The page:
University Settlement Society of New York

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University Settlement Society of New York
WSTM Three Blind Mice 0076.JPG
University Settlement Society of New York
University Settlement Society of New York is located in New York
University Settlement Society of New York
Location 184 Eldridge Street, New York City, New York, United States
Coordinates 40°43′14″N 73°59′27″W / 40.72056°N 73.99083°W / 40.72056; -73.99083Coordinates: 40°43′14″N 73°59′27″W / 40.72056°N 73.99083°W / 40.72056; -73.99083
Architect Howells & Stokes
Architectural style Classical Revival
Governing body Private
NRHP Reference #

86002515

[1]
Added to NRHP September 11, 1986

The University Settlement Society of New York is an American institution, located at 184 Eldridge Street (corner of Eldridge and Rivington Streets) on the Lower East Side of the Manhattan borough of New York City, New York. It provides myriad services for the mostly immigrant population of the neighborhood and has since 1886, when it was established as the first settlement house in the United States.[clarification needed]

History[edit]

University Settlement was founded by Stanton Coit and Charles Bunstein Stover[2] in 1886 as The Neighborhood Guild, in a basement on Forsyth Street.

Historically the settlement house, much like other settlement houses like Hull House (in Chicago, Illinois) and the Henry Street Settlement (also on the Lower East Side), served as a homes for hundreds of thousands of immigrants who arrived in the United States in the late-19th and early-20th century. They provided courses for new immigrants on everything from politics to the English language to basketball. The University Settlement House also included a library, kindergarten and the first public baths. These settlements were also loci of Progressive Era reform.

When founded, the resident workers at the University Settlement were all male and recent graduates of colleges. Several of these men were writers in addition to settlement house workers and used their writing as social protest and a means of reform. Residents between 1900 and 1907 included socialist writer William English Walling, a founder of the National Association for the Advancement of Colored People; Pulitzer Prize-winner Ernest Poole; Howard Brubaker, who later became a columnist for The New Yorker; writer Arthur Bullard; journalist Hamilton Holt; and author Walter Weyl, a founding editor of The New Republic. Their interest in reform led to several articles and books on the housing and employment situation of workers on the Lower East Side, particularly women and children.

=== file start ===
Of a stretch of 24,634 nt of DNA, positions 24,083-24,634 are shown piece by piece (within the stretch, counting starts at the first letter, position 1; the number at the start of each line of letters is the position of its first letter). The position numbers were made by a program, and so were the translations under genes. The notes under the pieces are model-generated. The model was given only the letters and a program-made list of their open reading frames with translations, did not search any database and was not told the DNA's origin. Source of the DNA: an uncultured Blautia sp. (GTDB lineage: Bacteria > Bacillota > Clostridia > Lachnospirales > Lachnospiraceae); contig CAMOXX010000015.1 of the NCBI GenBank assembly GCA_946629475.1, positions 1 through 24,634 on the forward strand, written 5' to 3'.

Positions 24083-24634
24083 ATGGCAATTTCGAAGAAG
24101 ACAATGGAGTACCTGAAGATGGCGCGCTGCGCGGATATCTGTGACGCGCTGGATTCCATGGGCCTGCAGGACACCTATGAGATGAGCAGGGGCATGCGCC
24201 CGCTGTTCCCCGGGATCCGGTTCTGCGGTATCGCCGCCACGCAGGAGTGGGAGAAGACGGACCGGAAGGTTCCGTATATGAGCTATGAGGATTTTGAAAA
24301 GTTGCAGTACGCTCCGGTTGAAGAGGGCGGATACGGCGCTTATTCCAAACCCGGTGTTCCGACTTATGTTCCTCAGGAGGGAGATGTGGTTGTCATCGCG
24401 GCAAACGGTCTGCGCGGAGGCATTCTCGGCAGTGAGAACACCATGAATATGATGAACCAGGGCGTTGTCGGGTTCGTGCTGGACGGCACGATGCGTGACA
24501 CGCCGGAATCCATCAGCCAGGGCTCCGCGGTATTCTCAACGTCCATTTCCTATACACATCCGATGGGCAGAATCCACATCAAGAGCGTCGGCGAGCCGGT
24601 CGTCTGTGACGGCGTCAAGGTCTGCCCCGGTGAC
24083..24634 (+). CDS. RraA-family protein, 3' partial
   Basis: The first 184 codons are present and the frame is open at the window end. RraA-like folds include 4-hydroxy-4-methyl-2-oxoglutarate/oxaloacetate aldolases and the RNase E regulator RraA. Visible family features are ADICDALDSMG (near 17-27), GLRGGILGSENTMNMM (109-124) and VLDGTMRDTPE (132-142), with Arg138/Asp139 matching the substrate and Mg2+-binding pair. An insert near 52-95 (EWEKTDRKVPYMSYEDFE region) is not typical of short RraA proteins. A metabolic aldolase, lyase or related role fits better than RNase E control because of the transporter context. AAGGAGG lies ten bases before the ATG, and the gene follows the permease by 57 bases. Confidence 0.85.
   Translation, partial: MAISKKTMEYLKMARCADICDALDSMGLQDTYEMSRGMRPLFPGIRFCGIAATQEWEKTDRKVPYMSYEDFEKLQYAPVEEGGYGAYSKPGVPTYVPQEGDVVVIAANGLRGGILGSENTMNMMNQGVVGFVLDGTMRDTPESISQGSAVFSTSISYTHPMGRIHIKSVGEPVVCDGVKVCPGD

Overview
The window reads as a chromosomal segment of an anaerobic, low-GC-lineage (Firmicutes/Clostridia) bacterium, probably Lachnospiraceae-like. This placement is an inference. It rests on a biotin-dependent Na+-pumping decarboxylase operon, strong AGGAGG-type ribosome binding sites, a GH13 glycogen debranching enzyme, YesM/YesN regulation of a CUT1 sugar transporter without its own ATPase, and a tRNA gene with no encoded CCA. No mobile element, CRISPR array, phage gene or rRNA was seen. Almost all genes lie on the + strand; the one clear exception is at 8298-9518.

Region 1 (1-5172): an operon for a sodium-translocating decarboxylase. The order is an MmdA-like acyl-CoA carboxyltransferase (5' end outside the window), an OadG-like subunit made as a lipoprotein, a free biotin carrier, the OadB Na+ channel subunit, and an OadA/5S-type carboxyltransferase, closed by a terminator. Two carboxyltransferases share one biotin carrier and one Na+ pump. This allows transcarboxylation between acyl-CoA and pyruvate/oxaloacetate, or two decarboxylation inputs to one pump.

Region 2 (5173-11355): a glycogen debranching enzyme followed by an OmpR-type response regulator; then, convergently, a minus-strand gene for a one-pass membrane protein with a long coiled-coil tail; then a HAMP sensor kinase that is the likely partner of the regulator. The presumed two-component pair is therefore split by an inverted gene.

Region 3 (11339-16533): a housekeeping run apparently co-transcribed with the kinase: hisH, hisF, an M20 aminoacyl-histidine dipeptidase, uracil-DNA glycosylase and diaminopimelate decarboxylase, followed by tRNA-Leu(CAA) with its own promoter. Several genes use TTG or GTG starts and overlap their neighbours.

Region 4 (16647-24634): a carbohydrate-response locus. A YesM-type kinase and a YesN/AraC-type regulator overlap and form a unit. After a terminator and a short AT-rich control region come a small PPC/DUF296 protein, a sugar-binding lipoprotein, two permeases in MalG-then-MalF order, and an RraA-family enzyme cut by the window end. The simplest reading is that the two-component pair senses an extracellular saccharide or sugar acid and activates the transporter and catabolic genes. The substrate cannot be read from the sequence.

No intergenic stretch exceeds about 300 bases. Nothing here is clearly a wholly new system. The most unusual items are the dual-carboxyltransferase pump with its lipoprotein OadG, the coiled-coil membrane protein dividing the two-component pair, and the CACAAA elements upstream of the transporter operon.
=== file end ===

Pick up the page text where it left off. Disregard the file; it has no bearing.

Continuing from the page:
One issue that captured the imagination of many of the University Settlement writers was revolution in Russia. Many of the immigrants they met on the Lower East Side were Jews from the Russian empire who were typically severely repressed under Nicholas II of Russia. Through their interaction with these immigrants several of the residents became vocal advocates of reform in Russia. During 1905 and 1906, Poole, Walling and Bullard traveled to Russia to cover the abortive 1905 Russian Revolution. They established contacts and helped establish a connection between radical writers in the U.S. and Russian revolutionaries.

During his administration, U.S. President Franklin D. Roosevelt described University Settlement as "a landmark in the social history of the nation."[3]

Legacy[edit]

University Settlement continues to provide support services to residents of the Lower East Side, and now offers programs in 21 locations across Manhattan and Brooklyn. Programs serve New Yorkers of all ages and include child care, pre-school, housing assistance, mental health services, college and career preparation, crisis intervention, activities for seniors, arts events, English classes, after-school programs and summer camps.

Notable alumni and staff[edit]

See also[edit]

References[edit]

  1. ^ "National Register Information System". National Register of Historic Places. National Park Service. 2008-04-15. 
  2. ^ "Charles Stover". New York City Department of Parks and Recreation. Retrieved July 28, 2009. 
  3. ^ Legacy of Light, 1986.
  • Davis, Allen (1985, reprint). Spearheads for Reform: The Social Settlements & the Progressive Movement, 1890 to 1914. New Brunswick: Rutgers University Press.
  • Carson, Mina (1990). Settlement Folk: Social Thought and the American Settlement Movement, 1885–1930 University of Chicago Press.
  • Scheuer, Jeffrey (1986). Legacy of Light: University Settlement's First Century. New York City: University Settlement.

External links[edit]